Birth Control Microchip From Bill Gates Will Last 16 Years, Researchers Say

Birth Control Microchip Close To Fruition

Birth control microchip technology is about to take a huge leap forward with help from the Bill and Melinda Gates Foundation.

Bill Gates, the former Microsoft head, is working with MicroCHIPS, a Massachusetts firm licensed to use a controlled-release microchip technology, for a new form of BC that can be turned on and off by remote control. It’s also reportedly good for 16 years, notes the National Post.

From the National Post report:

The birth control microchip, funded by the Bill and Melinda Gates Foundation, would hold nearly two decades worth of a hormone commonly used in contraceptives and dispense 30 micrograms a day, according to a report from the MIT Technology Review.

The new birth control, which is set to begin preclinical testing next year with hopes of putting it on shelves in 2018, can be implanted in the buttocks, upper arm or abdomen.

By being able to activate and deactivate the birth control at will, women could avoid trips to the clinic for a new prescription. Also, if a woman decided she wanted to have a child, she wouldn’t need to remove the implant to do so.

The Gates Foundation has given more than $4.5 million to MicroCHIPS, Inc., to “develop personal system that enables women to regulate their fertility,” the foundation’s website notes.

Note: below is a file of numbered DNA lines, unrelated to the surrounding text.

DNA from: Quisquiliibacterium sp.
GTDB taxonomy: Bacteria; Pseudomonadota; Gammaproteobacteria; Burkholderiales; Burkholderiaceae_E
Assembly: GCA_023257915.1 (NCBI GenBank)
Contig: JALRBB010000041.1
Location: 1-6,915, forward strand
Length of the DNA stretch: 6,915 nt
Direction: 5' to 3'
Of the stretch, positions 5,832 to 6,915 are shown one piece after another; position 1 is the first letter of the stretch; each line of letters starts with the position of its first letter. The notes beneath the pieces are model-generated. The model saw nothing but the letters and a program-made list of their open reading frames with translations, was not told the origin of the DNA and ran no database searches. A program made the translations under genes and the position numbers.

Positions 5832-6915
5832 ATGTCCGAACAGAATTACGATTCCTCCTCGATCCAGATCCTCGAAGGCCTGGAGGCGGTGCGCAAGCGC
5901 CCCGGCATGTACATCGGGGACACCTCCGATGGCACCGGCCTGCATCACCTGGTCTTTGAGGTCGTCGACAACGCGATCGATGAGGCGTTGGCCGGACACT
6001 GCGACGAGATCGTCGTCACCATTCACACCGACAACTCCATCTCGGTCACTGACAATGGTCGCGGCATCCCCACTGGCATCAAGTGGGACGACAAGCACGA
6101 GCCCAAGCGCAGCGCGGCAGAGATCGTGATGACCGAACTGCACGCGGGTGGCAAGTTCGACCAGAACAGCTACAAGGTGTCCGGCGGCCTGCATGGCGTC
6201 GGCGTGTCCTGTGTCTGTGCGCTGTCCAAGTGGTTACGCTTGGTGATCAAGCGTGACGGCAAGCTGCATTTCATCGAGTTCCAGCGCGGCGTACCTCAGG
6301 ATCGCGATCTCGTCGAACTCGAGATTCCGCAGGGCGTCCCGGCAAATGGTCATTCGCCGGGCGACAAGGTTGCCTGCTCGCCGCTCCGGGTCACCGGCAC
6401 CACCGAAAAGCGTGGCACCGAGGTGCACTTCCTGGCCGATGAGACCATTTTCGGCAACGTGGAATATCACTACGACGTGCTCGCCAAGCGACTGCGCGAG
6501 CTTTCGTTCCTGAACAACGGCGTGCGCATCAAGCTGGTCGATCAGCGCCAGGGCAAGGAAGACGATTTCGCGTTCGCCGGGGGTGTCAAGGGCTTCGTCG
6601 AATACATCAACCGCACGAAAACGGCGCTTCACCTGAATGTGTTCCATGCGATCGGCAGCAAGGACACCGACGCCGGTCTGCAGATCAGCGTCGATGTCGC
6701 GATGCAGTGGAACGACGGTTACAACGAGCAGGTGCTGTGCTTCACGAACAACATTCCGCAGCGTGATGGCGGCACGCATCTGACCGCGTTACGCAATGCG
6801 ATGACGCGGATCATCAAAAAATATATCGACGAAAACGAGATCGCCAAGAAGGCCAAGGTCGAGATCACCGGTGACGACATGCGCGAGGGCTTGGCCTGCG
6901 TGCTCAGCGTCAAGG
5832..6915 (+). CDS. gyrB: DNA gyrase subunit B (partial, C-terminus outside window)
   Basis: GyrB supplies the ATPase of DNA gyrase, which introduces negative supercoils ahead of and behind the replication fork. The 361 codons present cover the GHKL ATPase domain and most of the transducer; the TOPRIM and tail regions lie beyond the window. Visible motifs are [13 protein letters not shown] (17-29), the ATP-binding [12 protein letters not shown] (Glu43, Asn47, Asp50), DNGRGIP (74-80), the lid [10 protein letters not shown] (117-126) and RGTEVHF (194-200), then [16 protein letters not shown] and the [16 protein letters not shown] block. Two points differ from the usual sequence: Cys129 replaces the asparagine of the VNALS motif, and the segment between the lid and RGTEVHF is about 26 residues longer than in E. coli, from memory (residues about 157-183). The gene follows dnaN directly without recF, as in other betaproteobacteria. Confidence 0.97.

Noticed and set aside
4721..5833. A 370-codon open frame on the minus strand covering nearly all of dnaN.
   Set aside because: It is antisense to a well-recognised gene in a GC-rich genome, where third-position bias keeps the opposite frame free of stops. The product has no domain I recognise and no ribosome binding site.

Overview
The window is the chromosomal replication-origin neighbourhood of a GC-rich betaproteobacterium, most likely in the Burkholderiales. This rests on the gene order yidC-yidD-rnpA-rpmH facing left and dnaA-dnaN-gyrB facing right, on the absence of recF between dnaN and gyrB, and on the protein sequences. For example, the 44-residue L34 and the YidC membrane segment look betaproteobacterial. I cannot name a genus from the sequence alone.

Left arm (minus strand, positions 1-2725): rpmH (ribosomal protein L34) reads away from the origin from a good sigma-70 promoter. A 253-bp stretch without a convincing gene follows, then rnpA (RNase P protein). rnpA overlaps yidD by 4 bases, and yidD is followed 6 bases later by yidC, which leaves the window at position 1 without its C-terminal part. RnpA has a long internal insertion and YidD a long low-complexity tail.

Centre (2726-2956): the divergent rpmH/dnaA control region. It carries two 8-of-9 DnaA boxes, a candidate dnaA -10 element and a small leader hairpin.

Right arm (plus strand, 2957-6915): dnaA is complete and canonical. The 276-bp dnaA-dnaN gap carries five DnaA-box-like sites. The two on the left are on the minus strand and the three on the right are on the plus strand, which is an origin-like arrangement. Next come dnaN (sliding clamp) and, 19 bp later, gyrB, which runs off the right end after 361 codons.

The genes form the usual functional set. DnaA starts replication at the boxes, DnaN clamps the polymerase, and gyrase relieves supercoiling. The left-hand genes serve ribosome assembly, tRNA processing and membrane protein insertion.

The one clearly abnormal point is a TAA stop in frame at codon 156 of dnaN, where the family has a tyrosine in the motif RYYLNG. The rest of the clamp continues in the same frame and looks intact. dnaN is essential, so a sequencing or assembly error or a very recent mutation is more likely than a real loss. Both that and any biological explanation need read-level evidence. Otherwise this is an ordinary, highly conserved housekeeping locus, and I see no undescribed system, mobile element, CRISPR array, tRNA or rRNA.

“The Gates Foundation is always looking for new ways to foster and accelerate innovative ideas that can improve, and even save, people’s lives,” said Chris Wilson, the foundation’s director of global health discovery, in a news release. “We are continually impressed by the talented people … with exciting ideas that can help address issues of great importance to women and children.”

MicroCHIPS’ website states that “These arrays are designed for compatibility with pre-programmed microprocessors, wireless telemetry or sensor feedback loops to provide active control. Individual device reservoirs can be opened on demand or on a predetermined schedule to precisely control drug release or sensor activation.”

With the recent controversy surrounding the U.S. Supreme Court’s Hobby Lobby decision stating that closely held employers could pick and choose the forms of birth control that they would cover, this could be a welcome bit of news for those outraged by the 5-4 decision.

What do you think about this technology, readers? If you’re a woman looking for a birth control alternative to “the pill,” would you be willing to have a birth control microchip implanted in your body?

[Image via JStone / Shutterstock.com]